As medtech transforms organ transplants, we must not leave post-transplant patients behind
Entirely robot-run transplant surgeries. Algorithms pinpointing transplant rejection risk. Remote patient monitoring aftercare.
Advancements in organ transplantation technology have been making headlines in our industry. In fact, surgeons in Spain recently performed the world’s first entirely robotic lung transplant. But many advancements in this space are often less immediately tangible (and visually exciting, check out the video of the “Da Vinci” robot in action!) than a feat like this.
These examples are just a few of the most obvious ways medtech is advancing in the organ transplant space. And for good reason.
Organ transplantations is ripe for innovation because it’s an area of incredible complexity—and unmet needs. There are more stakeholders involved than in traditional surgeries, the procedures and pre-surgical prep are very complex, and costs are high. Plus, patients managing their long-term health post-transplant face many new health issues attributable to the immunosuppressive therapeutics they take to fend off rejection.
Today, we’re digging into where organ transplantation innovation stands today—and where in the space we hope medtech will turn its attention to tomorrow.
Transplant innovation today: highlights
Take another recent headline. Just two weeks ago, a new paper published in Nature Medicine detailed how an algorithm can help avoid 40% of misdiagnoses of kidney transplant rejection. This technology aims to improve risk stratification and overall, better predict (and even improve) outcomes.
Indeed, many of the most exciting organ transplant innovations being developed are aimed at improving patients’ odds of successful post-op recovery—rather than assisting with the surgery itself. And because much of post-transplant care is managed at home, patient-facing technology is becoming increasingly important in this space.
Researchers have even identified that digital health apps effectively promote these important self-care behaviors (e.g., medication adherence) after transplant. Similarly, wearable devices are helping monitor and reduce surgical site infections in transplant recovery. And, as the COVID-19 pandemic has made us all increasingly aware, expecting immunocompromised patients like transplant recipients to come in for in-person care can be a recipe for avoidable infection—and telehealth is a wonderful answer.
Here are some of the startups we’re excited to watch innovate in this space:
- GridSense Health — An app that streamlines organ transplant workflows
- Paragonix Technologies — A developer of high-tech transportation containers for transplant organs
- OrganOx — A device which improves outcomes for liver transplant recipients by supplying donor livers with oxygen and nutrients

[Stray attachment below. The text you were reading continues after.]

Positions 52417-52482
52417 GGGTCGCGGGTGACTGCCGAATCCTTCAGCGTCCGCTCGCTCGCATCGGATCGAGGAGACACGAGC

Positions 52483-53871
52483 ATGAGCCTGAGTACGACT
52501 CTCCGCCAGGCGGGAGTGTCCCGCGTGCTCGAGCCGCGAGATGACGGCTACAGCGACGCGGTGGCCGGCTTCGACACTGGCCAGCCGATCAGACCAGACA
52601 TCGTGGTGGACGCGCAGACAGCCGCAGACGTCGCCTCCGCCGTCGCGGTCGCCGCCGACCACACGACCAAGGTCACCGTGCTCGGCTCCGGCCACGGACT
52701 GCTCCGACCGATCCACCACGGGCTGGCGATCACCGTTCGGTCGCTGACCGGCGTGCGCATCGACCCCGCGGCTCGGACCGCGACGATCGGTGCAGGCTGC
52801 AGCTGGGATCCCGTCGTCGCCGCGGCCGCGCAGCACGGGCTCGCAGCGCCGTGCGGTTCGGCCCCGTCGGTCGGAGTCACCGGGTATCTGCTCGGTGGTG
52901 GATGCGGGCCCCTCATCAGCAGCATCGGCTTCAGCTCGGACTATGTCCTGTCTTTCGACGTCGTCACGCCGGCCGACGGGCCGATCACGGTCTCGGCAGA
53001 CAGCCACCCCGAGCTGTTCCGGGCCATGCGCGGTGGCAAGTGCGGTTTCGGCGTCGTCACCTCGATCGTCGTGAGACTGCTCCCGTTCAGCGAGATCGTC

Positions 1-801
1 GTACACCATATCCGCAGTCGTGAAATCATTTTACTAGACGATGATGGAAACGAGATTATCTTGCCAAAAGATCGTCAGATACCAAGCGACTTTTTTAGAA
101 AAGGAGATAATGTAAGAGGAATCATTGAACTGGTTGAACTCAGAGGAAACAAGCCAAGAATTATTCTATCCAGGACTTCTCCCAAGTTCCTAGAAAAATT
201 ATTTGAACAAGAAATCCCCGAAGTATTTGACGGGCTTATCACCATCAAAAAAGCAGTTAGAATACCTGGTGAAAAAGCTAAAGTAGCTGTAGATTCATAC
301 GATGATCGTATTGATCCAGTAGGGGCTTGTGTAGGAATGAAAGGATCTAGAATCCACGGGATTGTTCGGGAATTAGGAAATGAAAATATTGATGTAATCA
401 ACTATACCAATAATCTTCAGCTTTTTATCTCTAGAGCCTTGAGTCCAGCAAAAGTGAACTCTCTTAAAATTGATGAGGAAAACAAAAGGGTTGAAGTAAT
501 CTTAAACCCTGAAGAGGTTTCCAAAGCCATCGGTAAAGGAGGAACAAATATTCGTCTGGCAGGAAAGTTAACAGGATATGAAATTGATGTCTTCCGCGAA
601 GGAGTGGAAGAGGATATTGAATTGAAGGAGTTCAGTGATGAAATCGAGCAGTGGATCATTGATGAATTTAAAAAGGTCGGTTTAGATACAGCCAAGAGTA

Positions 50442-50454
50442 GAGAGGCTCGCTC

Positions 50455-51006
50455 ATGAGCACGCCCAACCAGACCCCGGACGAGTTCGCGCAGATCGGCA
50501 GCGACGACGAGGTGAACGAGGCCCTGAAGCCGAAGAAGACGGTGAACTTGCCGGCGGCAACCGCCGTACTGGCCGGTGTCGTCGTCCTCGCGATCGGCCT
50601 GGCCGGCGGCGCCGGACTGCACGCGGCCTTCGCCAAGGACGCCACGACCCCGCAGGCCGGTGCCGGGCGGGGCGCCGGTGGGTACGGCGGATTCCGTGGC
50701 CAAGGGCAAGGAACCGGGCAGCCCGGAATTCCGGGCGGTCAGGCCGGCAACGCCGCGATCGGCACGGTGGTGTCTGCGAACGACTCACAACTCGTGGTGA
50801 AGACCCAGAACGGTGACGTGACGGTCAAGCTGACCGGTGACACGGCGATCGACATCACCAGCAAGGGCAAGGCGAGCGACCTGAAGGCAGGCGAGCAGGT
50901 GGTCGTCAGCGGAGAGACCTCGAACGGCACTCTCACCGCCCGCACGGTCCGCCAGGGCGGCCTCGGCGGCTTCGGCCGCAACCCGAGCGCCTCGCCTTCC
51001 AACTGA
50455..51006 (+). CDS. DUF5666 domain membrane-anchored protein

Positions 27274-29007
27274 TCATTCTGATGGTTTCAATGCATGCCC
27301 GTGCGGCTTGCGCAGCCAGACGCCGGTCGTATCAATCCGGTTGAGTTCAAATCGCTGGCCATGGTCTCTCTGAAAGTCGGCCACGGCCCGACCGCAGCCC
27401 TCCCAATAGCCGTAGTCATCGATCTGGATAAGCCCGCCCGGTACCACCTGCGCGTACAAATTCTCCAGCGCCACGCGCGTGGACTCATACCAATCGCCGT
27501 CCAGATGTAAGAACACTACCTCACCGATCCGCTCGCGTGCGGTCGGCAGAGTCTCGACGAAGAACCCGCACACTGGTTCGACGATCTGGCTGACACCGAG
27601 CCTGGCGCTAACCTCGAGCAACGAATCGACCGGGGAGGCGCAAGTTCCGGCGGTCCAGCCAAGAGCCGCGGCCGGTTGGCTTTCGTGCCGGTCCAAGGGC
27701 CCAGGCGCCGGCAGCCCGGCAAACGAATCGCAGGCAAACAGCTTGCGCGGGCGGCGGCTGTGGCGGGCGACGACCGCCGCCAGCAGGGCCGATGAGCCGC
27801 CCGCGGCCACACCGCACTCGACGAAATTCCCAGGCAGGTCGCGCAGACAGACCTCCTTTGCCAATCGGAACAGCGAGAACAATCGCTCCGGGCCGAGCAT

Where is there room for more innovation? Before and after transplant
You’ll notice that a majority of the innovation we just discussed is focused closely on the transplant procedure itself. But many of the systems and therapeutics patients rely on before they get to the front of the transplant list are ripe for disruption as well.
There’s especially much room for innovation in dialysis, which is usually where end-stage kidney failure patients are stuck while waiting for transplants. Ensuring these patients can access life-saving dialysis is key to getting them to the transplant operating room, but dialysis accessibility is becoming a bigger and bigger problem, especially in the U.S. We wonder if increasing competition in the dialysis market (putting pressure on giants like DaVita) and offering alternative funding solutions may help dialysis patients—whether publicly or privately insured—find better prices for their non-negotiable care.
Next, let’s take a closer look at patients’ unmet needs after organ transplant.
As patients take immunosuppressive medications to combat rejection, their longevity after even the most successful transplant surgery is a concern. As detailed in a harrowing and heartbreaking recent viral OpEd, the therapeutics that make these transplants possible often lead patients to developing infections and cancers which eventually kill them. To many patients speaking out on this issue—like this OpEd’s author—transplant medicine is long overdue for newer, better ways to manage the possibility of rejection.
We agree and urge our peers in biotech to work toward developing newer therapeutics, to give these patients a better quality of life. But also, from our side of the industry, we wonder what we may be able to do for these patients in the realm of diagnostics. (For more on the exciting diagnostics space, make sure to read this week’s Pulse Check interview!) Let’s turn our attention to applying the breathtaking diagnostic innovations AI has enabled to catching these infections/malignancies in transplant patients earlier, to prolong their lives.
Transplant patients are often told they’re incredibly lucky to receive the ‘gift of life’ with their new organs. Let’s make that process—the before, during, and after—more streamlined, safe, and comfortable for them.